BitMEX will pay regulators up to a combined $100 million civil monetary penalty; perform a “lookback” regarding the potential need to file additional Suspicious Activity Reports (“SARs”); and hire an independent consultant to conduct two reviews of BitMEX’s operations, policies, procedures, and controls, in order to confirm that BitMEX is not operating in the U.S., and that no U.S. customers are able to trade with the BitMEX platform.

According to the government filings, BitMEX is one of the oldest cryptocurrency derivative exchanges, with 1.3 million user accounts and a collection of annual fees in excess of $1 billion.  Combined, the government filings allege that for a period of six years between November 2014 and October 1, 2020, BitMEX offered trading of cryptocurrency derivatives to retail and institutional customers in the U.S. and worldwide through BitMEX’s website. Customers in the U.S. placed orders to buy or sell contracts directly through the website and BitMEX was aware that U.S. customers could access the BitMEX platform via virtual private network (“VPN”).

The civil penalty will be split between FinCEN and the CFTC.  However, the settlement involves an interesting “carrot” offered by the regulators:  $20 million of the penalty is suspended pending the successful completion of the SAR lookback and the two independent consultant reviews.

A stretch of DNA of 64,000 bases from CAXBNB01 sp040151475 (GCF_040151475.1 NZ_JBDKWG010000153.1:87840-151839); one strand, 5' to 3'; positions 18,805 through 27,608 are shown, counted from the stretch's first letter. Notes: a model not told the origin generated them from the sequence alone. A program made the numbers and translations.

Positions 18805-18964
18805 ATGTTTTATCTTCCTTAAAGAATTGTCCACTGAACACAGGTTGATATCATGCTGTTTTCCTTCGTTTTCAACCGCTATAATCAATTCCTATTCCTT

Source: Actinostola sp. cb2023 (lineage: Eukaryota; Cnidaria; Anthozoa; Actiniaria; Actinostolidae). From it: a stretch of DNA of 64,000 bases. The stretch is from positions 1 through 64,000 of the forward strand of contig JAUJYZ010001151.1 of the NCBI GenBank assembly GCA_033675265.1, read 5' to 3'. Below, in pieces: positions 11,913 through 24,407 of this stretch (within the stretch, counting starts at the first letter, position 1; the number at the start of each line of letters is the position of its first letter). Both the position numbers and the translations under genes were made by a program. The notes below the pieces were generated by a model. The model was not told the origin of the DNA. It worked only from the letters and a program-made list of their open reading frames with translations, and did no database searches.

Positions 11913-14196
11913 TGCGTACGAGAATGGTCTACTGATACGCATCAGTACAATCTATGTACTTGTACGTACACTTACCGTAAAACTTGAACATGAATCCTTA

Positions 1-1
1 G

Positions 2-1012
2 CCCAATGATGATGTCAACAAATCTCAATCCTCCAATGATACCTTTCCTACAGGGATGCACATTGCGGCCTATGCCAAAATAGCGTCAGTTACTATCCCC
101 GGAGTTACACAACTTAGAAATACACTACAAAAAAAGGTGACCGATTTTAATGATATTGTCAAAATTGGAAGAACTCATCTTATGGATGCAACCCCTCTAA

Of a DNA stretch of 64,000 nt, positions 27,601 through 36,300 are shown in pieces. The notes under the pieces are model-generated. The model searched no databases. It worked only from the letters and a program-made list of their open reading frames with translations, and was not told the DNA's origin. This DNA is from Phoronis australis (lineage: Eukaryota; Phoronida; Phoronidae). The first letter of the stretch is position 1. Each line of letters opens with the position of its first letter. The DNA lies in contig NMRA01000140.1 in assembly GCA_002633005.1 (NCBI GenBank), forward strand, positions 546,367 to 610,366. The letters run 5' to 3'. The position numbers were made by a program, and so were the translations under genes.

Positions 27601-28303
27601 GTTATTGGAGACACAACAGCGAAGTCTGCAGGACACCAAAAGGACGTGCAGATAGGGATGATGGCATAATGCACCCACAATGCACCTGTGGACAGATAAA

According to the government’s allegations, BitMEX deliberately ignored for years the most basic AML requirements, resulting in multitudinous violations and inviting – and even encouraging – its customers to launder illicit funds.  As we will describe, the government has alleged that BitMEX operated on the announced pretext that it was not subject to the BSA or U.S. commodities laws because it had no U.S. customers or operations, when senior management knew otherwise. Continue Reading FinCEN and CFTC Reach Groundbreaking $100 Million AML Settlement with BitMEX